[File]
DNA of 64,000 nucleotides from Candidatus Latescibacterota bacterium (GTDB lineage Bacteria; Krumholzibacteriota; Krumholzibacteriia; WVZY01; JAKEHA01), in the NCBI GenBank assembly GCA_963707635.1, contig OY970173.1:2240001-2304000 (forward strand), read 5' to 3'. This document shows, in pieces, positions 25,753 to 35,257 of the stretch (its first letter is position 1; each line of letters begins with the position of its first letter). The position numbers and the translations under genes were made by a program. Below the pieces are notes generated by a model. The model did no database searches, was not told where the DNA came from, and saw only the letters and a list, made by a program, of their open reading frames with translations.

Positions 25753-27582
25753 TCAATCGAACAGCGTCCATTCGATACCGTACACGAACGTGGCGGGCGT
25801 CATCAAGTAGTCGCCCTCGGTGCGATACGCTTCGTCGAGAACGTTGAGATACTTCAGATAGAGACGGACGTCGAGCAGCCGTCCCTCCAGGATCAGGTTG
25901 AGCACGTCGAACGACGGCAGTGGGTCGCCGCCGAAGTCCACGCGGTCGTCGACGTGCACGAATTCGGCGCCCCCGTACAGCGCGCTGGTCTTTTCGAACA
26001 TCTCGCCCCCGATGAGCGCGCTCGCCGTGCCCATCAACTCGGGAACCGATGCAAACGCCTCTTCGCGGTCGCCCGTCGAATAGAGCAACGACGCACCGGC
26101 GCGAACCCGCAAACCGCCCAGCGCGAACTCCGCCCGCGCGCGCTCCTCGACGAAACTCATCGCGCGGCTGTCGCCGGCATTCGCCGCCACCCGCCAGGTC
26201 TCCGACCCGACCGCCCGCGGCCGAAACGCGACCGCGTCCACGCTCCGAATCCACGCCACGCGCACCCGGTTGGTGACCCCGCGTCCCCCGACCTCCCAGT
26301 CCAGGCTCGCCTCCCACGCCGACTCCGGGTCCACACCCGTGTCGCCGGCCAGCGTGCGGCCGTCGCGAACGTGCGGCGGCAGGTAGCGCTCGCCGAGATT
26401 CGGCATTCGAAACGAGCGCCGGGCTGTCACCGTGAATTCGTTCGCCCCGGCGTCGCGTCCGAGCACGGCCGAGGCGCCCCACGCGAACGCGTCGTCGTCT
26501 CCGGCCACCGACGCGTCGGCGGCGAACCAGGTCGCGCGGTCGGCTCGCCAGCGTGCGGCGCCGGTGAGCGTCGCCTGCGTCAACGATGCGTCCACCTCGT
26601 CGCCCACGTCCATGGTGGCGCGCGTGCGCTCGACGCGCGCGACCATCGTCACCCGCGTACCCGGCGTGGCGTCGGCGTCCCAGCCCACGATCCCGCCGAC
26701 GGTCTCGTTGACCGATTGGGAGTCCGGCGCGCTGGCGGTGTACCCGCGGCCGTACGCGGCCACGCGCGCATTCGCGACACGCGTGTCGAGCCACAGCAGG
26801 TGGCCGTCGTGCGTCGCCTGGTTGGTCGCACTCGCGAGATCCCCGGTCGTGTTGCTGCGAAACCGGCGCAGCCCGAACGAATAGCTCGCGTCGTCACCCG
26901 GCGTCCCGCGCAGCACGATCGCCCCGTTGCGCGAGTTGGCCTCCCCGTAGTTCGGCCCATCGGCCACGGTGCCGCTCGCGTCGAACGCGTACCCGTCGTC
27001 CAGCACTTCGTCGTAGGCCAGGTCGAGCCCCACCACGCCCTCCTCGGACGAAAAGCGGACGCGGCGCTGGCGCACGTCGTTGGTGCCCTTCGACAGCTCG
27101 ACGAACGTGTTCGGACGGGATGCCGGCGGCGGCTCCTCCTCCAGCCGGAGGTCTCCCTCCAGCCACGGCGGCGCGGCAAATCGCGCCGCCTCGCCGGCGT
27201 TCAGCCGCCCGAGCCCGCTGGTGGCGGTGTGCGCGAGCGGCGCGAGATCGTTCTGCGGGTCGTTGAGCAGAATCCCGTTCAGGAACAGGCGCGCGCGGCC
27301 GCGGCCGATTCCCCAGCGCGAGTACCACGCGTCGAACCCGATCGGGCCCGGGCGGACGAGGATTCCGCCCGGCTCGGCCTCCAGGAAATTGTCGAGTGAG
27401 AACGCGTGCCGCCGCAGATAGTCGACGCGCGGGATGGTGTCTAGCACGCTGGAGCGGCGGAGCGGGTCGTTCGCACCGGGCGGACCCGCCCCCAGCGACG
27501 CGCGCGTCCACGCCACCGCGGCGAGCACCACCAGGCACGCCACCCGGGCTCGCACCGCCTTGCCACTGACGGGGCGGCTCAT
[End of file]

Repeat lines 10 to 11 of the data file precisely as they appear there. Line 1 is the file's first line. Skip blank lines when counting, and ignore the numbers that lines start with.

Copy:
26401 CGGCATTCGAAACGAGCGCCGGGCTGTCACCGTGAATTCGTTCGCCCCGGCGTCGCGTCCGAGCACGGCCGAGGCGCCCCACGCGAACGCGTCGTCGTCT
26501 CCGGCCACCGACGCGTCGGCGGCGAACCAGGTCGCGCGGTCGGCTCGCCAGCGTGCGGCGCCGGTGAGCGTCGCCTGCGTCAACGATGCGTCCACCTCGT